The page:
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How to exercise gratitude for the greatest benefit



  fb-practising-gratitude-wrong.jpg [19659002] Photo: Nomad / Getty Images

This is Thanksgiving, which means that you're probably thinking of what you're thankful for, and that's a good thing Because you probably know the many common benefits Gratitude: Emotions can make you happier, strengthen relationships, help you sleep better, and increase your energy.

That's one of the reasons why so many people practice gratitude, write in a gratitude journal or express it to friends IRL or social media. Another reason: "Gratitude is intuitive and you feel good right away," says Dr. Tchiki Davis, founder of the Berkeley Well-Being Institute.

I am always grateful quite right right: "In this culture, we tend to use gratitude as a mechanism to improve our own happiness and well-being," says Davis. "But the benefits of gratitude have a lot to do with how they strengthen relationships."

Here five mistakes could be made when it comes to being # blessed and what to do to turn things around.

She does not speak up.

Maybe you think you feel awkward when you tell your colleague how much she appreciated it, when he stood for you in this meeting, or you think it would be strange to thank your sister forever. be there when you call. Stop! According to a study by the University of Chicago's Booth School of Business, people underestimate the positive effects that expressing gratitude on themselves and the other person will greatly underestimate. In fact, this stops many people from expressing the emotion at all, as research has shown that gratitude to someone has improved the well-being of both sides.

They only do the movements.

You may feel * should * write in a thank-you journal because your Instagram feed is trying to sell it to you, or because your favorite blog has announced its powers. Not so fast. "With gratitude, we really need to be sincere or sincere, be it for things or people," says Sonja Lyubomirsky, Professor and Deputy Chair of Psychology at the University of California Riverside. "If you only go through the movements, this has no effect." (See also: Why I Ask My Nutritionists to Keep a Gratitude Journal Instead of a Food Journal)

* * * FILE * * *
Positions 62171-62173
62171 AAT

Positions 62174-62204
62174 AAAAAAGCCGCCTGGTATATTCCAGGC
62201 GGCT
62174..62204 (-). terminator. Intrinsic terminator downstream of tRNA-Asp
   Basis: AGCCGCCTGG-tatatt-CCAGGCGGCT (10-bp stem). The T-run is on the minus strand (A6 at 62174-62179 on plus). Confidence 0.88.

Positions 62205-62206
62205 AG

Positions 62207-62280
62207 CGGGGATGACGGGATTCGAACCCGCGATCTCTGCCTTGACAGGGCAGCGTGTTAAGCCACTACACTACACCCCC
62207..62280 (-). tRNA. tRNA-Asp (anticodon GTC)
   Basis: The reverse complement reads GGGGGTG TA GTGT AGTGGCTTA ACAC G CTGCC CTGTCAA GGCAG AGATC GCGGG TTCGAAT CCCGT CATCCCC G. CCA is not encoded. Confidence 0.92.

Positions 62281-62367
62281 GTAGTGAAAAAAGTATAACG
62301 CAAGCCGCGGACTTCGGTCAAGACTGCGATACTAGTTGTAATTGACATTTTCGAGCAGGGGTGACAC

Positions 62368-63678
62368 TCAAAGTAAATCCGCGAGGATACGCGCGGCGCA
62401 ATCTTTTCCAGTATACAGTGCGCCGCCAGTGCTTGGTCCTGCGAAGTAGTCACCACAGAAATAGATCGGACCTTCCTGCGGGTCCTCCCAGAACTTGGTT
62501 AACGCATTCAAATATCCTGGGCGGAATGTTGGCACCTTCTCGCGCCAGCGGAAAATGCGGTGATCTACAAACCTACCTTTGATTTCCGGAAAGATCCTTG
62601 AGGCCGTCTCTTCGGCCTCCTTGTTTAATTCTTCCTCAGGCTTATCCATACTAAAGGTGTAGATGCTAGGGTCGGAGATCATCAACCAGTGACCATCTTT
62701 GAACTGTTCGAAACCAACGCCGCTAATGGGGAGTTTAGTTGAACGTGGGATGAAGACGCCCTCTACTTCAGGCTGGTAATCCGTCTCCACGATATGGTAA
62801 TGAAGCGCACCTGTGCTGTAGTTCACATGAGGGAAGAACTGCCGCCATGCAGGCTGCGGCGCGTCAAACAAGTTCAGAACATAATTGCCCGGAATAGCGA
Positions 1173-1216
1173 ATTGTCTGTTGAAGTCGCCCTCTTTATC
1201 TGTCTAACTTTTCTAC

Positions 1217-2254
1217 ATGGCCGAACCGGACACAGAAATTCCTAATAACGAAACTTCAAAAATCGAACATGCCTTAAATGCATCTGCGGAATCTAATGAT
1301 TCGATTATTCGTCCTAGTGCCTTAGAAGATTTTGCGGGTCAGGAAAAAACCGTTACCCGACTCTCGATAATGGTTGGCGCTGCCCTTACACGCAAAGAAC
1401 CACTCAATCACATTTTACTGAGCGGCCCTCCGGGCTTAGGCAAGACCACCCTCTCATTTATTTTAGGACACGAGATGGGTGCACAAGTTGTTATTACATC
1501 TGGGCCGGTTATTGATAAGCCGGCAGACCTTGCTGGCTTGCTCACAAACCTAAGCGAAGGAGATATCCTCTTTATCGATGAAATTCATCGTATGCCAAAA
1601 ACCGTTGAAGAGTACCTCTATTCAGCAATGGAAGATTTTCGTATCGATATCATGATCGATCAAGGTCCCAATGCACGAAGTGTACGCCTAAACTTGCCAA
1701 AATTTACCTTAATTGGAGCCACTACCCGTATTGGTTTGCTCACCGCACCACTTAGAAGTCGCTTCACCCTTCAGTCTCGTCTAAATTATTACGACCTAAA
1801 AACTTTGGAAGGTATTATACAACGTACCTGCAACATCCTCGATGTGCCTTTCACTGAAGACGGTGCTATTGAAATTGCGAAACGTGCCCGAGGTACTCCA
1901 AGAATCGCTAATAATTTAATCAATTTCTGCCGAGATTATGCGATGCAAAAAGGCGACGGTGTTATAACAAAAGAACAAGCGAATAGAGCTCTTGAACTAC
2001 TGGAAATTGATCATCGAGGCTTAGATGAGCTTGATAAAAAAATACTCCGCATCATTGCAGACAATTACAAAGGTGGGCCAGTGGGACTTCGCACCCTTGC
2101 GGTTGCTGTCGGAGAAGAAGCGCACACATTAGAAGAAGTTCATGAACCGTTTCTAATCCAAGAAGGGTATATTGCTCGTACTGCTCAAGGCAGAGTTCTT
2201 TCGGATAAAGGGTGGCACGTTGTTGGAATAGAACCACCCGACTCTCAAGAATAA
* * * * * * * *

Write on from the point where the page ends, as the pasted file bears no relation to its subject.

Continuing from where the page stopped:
Similarly, there are many different ways we experience gratitude (we see examples in daily life-day life, we read about it, we hear about it), there are endless possibilities to practice gratitude. Find out what works for you. For example, Davis says that a collection of thankfulness images resonates with some people (think of a collage or a board). Or maybe you prefer to telephone.

Make sure you change the phone now and then. "Whatever you can do to activate more regions of your brain that are linked to your sense of gratitude, the better," says Davis.

They reproduce the # blessed phenomenon.

Do you always write on social media how grateful you are for your friends, your husband or this great trip you could go on? Posts like these can make other people jealous and vindictive rather than connect with you, says Davis. (And that's as opposed to which should do gratitude.)

"I think the best approach is to express gratitude one-to-one," says Davis. "Instead of showing other people what you are thankful for, tell them that you are grateful for that." That's a big jump and it could feel very different from the hashtags #blessed or # grateful that circulate the internet. But the idea is that even a DM to a friend for whom you have a great appreciation will probably come closer to you both and will be more effective than a public post in cyberspace about how grateful you are to your friends. (FYI, Instagram is the worst social media platform for your mental health)

You think you have to practice it all the time.

"People who express gratitude once a week on average get happier than people who do it three times a week," says Lyubomirsky. However, it is best to choose the optimal dosage for you. For some people, this could be once a week; for others it could be every day. Play around how often you express your emotions. What feels good? (Related: The Simple Gratitude Practice That You Should Do Everyday)

You give up because it feels uncomfortable.

"Talking to someone about gratitude does not always feel right," says Lyubomirsky. "It can feel uncomfortable, you may feel humble, embarrassed or indebted to someone." But that's not necessarily a bad thing, she says. "Even if it feels uncomfortable, awkward or uncomfortable, it can make you feel better." She finally says, "Connection is, if you truly recognize success, not only to you, but to others as well."


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